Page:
by Patricia Grandjean
Mar 1, 2011
02:52 PMBox Office
Q&A: Ann Leary
(page 5 of 5)
Tell me a little bit more about your radio show.
There's a little radio station in Sharon—WHDD—that's the smallest NPR affiliate in America. I've been doing the radio show on and off for a couple of years. The theme of the show is interesting people and their creative environment. Interesting homes and their people, interesting people in their homes. I've interviewed Milos Forman, A.R. Gurney, Alice Hoffman—all sorts of authors and different artists. I go into the studio and talk to them by phone at home. The people I interview love it, because they don't have to clean up their houses. But I'm really interested in people's surroundings, especially creative people, and how much their surroundings inform their creative work. The station doesn't have a huge broadcasting range, but you can download the show as a free podcast from iTunes, and I also post it on my website each week.
When does it air?
It airs every Saturday, I think at 4 p.m.—I have to check because I don't even get it. It reaches the Northwest Corner of Connecticut and much of Columbia and Dutchess counties in New York State. It's really up in that area.
So, tell me a little about your house. How does it inform your creative work?
Our house is an 1850s farmhouse that we bought about 12 years ago, when the kids were in the first and third grades. We sensed it was a great place for kids. But it needed a lot of work; the woods came right up to the house. We cleared out some fields because I wanted to have horses. And every time Denis would get a movie or TV show, we'd add on. Now, when we show the house, we say, "Oh, this is from when Denis did Ice Age I; this is Ice Age II . . . It's almost been a never-ending project, but now it's done. It's plenty big—now it's just the two of us here most of the time. But we really love it. It still looks like an old farmhouse from the outside, but the newer parts are actually quite contemporary-looking, very lofty. We like, especially Denis, to have open space. There's a feeling of old and new; the old part of the house is quite dark. We've put a lot of windows in the new part.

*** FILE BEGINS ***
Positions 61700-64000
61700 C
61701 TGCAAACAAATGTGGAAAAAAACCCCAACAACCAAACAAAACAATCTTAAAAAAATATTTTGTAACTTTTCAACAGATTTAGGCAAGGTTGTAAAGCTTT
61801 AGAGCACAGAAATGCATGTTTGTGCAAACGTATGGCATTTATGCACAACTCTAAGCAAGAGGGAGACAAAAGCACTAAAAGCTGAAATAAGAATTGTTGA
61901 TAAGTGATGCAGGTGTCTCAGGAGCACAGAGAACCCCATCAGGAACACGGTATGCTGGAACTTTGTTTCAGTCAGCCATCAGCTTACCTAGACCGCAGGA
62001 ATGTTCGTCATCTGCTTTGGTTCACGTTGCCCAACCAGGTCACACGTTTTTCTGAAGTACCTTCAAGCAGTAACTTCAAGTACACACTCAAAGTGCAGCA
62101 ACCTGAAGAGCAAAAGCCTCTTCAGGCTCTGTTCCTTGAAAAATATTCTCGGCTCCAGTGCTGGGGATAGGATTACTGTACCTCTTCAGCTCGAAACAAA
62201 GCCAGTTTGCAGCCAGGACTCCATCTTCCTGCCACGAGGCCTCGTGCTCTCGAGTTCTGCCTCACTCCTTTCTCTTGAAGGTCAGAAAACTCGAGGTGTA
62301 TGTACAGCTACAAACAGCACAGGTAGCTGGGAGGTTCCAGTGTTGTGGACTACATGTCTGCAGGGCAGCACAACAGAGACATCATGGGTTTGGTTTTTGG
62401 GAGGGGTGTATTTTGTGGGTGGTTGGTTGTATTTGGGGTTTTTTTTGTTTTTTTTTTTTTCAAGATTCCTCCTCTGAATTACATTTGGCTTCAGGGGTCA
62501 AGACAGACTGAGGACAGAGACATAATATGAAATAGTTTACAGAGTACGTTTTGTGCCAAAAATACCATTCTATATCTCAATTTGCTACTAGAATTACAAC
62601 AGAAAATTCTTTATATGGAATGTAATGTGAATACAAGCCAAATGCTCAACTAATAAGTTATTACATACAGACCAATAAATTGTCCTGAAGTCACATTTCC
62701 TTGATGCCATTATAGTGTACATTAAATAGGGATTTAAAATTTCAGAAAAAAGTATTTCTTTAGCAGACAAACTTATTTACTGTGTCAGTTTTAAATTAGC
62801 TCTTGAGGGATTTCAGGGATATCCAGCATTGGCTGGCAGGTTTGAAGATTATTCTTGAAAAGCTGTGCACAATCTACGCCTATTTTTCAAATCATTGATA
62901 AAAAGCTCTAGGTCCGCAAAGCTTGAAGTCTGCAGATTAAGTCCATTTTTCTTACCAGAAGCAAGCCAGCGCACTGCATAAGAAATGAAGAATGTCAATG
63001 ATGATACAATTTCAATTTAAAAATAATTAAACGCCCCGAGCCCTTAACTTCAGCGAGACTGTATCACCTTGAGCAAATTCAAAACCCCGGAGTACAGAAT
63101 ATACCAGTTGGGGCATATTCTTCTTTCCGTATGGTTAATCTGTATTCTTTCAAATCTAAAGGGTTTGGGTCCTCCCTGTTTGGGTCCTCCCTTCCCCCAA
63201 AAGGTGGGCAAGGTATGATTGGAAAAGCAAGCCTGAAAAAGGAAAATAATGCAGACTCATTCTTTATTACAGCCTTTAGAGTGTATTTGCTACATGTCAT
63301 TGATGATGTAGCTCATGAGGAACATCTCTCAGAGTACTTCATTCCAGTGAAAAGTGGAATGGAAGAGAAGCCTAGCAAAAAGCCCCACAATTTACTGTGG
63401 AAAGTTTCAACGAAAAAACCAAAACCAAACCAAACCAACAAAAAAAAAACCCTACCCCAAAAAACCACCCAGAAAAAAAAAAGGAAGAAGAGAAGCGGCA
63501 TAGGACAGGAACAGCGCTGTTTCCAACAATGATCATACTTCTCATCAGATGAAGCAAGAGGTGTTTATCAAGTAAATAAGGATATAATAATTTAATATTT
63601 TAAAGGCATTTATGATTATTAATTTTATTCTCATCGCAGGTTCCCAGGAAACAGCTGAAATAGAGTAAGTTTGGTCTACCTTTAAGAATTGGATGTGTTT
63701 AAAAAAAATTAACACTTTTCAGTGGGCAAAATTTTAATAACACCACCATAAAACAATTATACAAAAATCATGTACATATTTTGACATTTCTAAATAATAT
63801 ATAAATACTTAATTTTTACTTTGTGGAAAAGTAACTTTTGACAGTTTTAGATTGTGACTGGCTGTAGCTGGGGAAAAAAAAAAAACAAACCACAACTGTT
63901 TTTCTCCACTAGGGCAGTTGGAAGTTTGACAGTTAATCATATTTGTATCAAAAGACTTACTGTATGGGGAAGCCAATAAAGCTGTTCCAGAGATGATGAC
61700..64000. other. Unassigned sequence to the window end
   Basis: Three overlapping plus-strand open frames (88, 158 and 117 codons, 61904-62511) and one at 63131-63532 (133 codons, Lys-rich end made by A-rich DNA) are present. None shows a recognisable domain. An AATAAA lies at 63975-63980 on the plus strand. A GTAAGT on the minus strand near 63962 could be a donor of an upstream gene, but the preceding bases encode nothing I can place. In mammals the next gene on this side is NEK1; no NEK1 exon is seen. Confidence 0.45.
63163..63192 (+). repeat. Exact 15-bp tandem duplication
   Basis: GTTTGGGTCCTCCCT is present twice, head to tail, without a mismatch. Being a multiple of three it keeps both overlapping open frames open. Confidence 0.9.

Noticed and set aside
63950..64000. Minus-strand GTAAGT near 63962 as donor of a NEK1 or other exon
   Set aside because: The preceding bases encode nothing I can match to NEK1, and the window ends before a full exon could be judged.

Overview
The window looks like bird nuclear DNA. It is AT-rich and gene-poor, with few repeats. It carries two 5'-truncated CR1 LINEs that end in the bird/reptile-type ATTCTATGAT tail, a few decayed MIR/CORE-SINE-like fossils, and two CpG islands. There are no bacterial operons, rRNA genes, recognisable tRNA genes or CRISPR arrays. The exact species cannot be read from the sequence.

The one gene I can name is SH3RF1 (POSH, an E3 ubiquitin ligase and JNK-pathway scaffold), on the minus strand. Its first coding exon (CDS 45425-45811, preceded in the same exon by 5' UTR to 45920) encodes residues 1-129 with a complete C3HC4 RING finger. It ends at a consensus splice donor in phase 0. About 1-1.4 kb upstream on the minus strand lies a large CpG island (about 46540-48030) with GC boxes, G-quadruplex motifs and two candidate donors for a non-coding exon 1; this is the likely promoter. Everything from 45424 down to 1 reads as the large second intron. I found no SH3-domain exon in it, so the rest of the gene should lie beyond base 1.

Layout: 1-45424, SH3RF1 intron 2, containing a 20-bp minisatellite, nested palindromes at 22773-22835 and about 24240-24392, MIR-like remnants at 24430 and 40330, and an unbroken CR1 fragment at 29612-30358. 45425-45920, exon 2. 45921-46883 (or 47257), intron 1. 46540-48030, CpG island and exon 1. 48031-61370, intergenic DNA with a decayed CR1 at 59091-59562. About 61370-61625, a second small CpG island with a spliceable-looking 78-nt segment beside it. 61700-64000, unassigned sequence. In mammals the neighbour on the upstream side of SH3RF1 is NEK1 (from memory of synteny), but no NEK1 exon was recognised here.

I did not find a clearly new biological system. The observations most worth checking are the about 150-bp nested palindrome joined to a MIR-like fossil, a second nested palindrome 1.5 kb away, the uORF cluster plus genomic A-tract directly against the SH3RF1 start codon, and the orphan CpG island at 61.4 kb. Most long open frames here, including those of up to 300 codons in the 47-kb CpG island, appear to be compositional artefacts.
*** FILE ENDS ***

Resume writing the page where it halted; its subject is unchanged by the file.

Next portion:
Just curious—how many rooms?
I don't even know how many rooms we have—I think we have six bedrooms. It's not a mansion. My favorite place to write is on the bed with my feet on the four dogs, or with them all scattered around me. They make me get up and take them for a walk, and then we get back in the bed.
What's your favorite place in Connecticut?
My favorite place in Connecticut is the Steep Rock Land Preserve. It's a wonderful private land preserve. It's thousands of acres—part of it is Steep Rock and part is actually Hidden Valley. People ride their horses there; some even trailer them in from Massachusetts. It's 10 minutes from my house; I love to hike there. It's an amazing place; the people in this area are lucky to have it. The Shepaug River runs through it. It's amazing how pristine it is—people come from all over to hike but really take care of it. It feels like you could be in Yellowstone; it's really that majestic.